The third section, ‘Seven Greek cult myths’, offers good but very brief summaries of a handful of myths, illustrating and discussing the significance of such aetiological stories on cult practice. The chapter after this goes into more detail, discussing ‘Five major Greek cults’ which all have exceptional features and as a group do an excellent job of countering the illusion of uniformity which may have been built up so far. The first cult discussed is that of Athena Polias/Parthenos at Athens, with a lot of archaeological data and examples from art and literature; the Parthenon Frieze is described in particular as an illustration of the great Panathenaic procession that it represents. The second example is the Eleusinian Mysteries and cult of Demeter, in which our various and not altogether comprehensive sources are summarised as if they were a coherent narrative. M. recognises that we know little if anything about the central mystery of the festival, but beyond suggesting the obvious educated guesses such as revelation of an ear of corn, he shows no curiosity or willingness to draw analogies from other mystery religions — which is probably wise. The third example is the worship of Dionysos Kadmeios of Thebes, an even more thinly attested cult. The cult is described from whatever sources are available, since archaeology is little help; I was slightly uncomfortable about the phrasing of the assertion that “Euripides’ dramatized account of Dionysiac activity in Thebes is, on the whole, accurate” (96). The description of the cult of Apollo Pythios at Delphi again mixes foundation myth (he has long quotations from the Homeric Hymn) with description of the oracle. I am not sure how the hApol proves that Delphi was “from its beginnings panhellenic” (102). M. spends a long paragraph discussing a “physical explanation” for the Pythia’s trance (105-6), without suggesting that there might be some religious interest in the phenomenon regardless of its psycho-chemical origin. Here also the lack of reference to inset images and quotations is particularly striking; for example the lead tablets containing private enquiries for the oracle at Dodona (109) could have been better assimilated into the narrative of the chapter. Finally the description of the cult of Zeus Olympios of Olympia includes archaeological discussion of the site, the famous ash altar and chryselephantine statue, and the classical Olympic Games.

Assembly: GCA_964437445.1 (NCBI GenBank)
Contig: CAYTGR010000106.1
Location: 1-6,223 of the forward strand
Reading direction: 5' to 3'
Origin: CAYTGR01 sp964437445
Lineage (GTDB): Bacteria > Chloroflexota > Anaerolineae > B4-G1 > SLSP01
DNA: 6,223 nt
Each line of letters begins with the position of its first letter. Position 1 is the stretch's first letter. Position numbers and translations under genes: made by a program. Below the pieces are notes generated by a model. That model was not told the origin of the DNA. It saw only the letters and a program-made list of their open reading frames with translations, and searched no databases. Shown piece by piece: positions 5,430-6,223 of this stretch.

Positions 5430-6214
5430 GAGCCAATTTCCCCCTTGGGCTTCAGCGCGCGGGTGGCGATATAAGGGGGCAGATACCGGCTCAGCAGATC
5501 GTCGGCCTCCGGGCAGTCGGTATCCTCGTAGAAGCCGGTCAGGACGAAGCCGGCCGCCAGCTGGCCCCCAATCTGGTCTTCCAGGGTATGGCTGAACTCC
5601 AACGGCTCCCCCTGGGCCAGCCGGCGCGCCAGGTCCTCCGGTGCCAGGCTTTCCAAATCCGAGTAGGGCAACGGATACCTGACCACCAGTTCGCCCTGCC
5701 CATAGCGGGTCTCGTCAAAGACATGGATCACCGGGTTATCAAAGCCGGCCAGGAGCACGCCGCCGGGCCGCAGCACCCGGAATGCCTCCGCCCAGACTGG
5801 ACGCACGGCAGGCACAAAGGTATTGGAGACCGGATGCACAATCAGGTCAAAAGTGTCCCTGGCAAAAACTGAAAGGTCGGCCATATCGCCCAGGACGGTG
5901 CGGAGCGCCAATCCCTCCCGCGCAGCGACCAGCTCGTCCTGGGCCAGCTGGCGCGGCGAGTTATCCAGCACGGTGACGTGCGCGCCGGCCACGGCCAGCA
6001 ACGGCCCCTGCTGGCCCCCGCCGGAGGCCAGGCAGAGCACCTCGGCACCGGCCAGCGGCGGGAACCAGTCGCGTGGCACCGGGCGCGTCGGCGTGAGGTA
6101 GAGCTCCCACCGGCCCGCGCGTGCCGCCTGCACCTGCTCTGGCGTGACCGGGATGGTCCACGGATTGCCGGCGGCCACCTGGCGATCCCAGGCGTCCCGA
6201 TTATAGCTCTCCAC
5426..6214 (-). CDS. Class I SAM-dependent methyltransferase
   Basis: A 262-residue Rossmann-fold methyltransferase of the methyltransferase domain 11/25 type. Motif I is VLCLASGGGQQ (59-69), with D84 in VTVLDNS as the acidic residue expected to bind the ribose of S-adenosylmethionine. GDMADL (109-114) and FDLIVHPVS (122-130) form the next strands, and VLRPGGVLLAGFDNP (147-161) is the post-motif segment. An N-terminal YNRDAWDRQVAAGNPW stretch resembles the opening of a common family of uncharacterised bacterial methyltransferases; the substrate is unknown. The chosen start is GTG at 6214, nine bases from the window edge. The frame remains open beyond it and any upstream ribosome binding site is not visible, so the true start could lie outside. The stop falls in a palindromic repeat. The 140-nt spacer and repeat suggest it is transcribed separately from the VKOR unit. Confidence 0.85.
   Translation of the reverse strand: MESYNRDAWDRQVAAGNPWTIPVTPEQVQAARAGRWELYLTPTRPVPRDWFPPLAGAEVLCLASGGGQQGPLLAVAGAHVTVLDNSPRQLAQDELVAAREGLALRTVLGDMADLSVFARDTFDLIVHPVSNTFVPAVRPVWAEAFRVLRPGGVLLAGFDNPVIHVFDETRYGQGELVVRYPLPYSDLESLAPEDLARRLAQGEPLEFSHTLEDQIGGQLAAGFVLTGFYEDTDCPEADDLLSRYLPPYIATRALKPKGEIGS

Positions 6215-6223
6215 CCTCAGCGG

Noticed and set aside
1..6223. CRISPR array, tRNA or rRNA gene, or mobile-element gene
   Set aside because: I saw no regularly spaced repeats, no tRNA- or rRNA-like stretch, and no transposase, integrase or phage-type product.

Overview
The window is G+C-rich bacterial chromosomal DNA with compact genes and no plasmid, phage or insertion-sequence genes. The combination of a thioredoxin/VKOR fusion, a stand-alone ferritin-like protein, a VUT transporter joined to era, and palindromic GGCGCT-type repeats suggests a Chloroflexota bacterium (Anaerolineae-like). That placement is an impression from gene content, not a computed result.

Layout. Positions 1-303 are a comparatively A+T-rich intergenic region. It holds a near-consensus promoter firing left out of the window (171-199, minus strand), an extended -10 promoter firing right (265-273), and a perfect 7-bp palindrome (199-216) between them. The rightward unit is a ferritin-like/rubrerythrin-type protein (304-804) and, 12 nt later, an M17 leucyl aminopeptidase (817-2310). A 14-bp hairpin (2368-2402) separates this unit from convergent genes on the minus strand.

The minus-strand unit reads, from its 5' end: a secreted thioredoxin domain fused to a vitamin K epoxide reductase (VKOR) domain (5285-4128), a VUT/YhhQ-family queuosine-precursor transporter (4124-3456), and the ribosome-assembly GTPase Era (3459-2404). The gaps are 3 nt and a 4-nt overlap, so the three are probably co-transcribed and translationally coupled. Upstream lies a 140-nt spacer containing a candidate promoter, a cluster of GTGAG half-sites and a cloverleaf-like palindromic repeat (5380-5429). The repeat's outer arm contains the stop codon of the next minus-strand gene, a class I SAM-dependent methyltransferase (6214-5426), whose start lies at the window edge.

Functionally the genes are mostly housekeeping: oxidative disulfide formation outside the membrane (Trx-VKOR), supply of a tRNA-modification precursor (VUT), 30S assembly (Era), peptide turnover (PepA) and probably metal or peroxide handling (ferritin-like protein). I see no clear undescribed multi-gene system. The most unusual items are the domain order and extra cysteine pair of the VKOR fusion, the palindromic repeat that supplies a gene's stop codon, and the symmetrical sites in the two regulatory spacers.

Chapter five, ‘Religion in the Greek family and village’, tells more of the family than of the village, being separated into sections on the religious roles and lives of the father, mother, daughter, son, and slave respectively. These sections do a good job of highlighting the important role of religion at all stages of life, times of passage, and social occasions. Chapter six, ‘Religion of the Greek city-state’, does not really focus on polis religion in the sense that it is usually discussed, but rather emphasises the fact that the concerns of Greek religion and prayer — namely war, trade, politics and the like — are both private and public concerns. The very separation between the three topics of chapters 5-7 seems to reinforce the distinctions that many are now trying to problematise: not that there is no difference between religious practice at the individual, family, deme, and city levels, but that the government of the polis is the ultimate authority behind all legitimate religious activity. The seventh chapter, ‘Greek religion and the individual’, does not contradict this view either, but focuses on morality (as a combination of fear of the gods and adherence to the customs of the city) and beliefs about life after death.
The final chapter, ‘Greek religion in the Hellenistic period’, feels a little ‘tacked-on’ to this introductory volume. M. is clearly an expert on this subject and presumably felt that the Hellenistic period should not be left out of a student’s introduction to Greek religion altogether, as indeed it should not. But this chapter is too brief to do the subject justice, although a series of case studies including Athens, Delos and Alexandria do a good job of showing what the changes and the issues are.
Throughout M.’s tone is dogmatic, indeed repetitive, leaving little room for discussion or alternative interpretations of the evidence. I have already noted my dissatisfaction with the argument that facts should supersede interpretations in a work of this level. This is a pedagogical strategy, and while it may not appeal to all readers, there are other pedagogical approaches in this volume which are both innovative and very successful.
There are few outright errors in the book. It is a small and pedantic complaint that an inscription which reads
The current volume is clearly meant for an audience of beginners, perhaps (although this is not stated) even students at the high school level. As such, it has its pedagogical value, although I would hesitate to recommend it as a main reading text for a university undergraduate course on Greek religion, since I demand more attention to primary sources from even first year students than this book offers. I can imagine recommending this book to students with no classics or ancient history background who are about to take an elective module in Greek religion; although they would need more rigorous reading once classes begin.
1. See, e.g. Athenian Popular Religion (1983), x.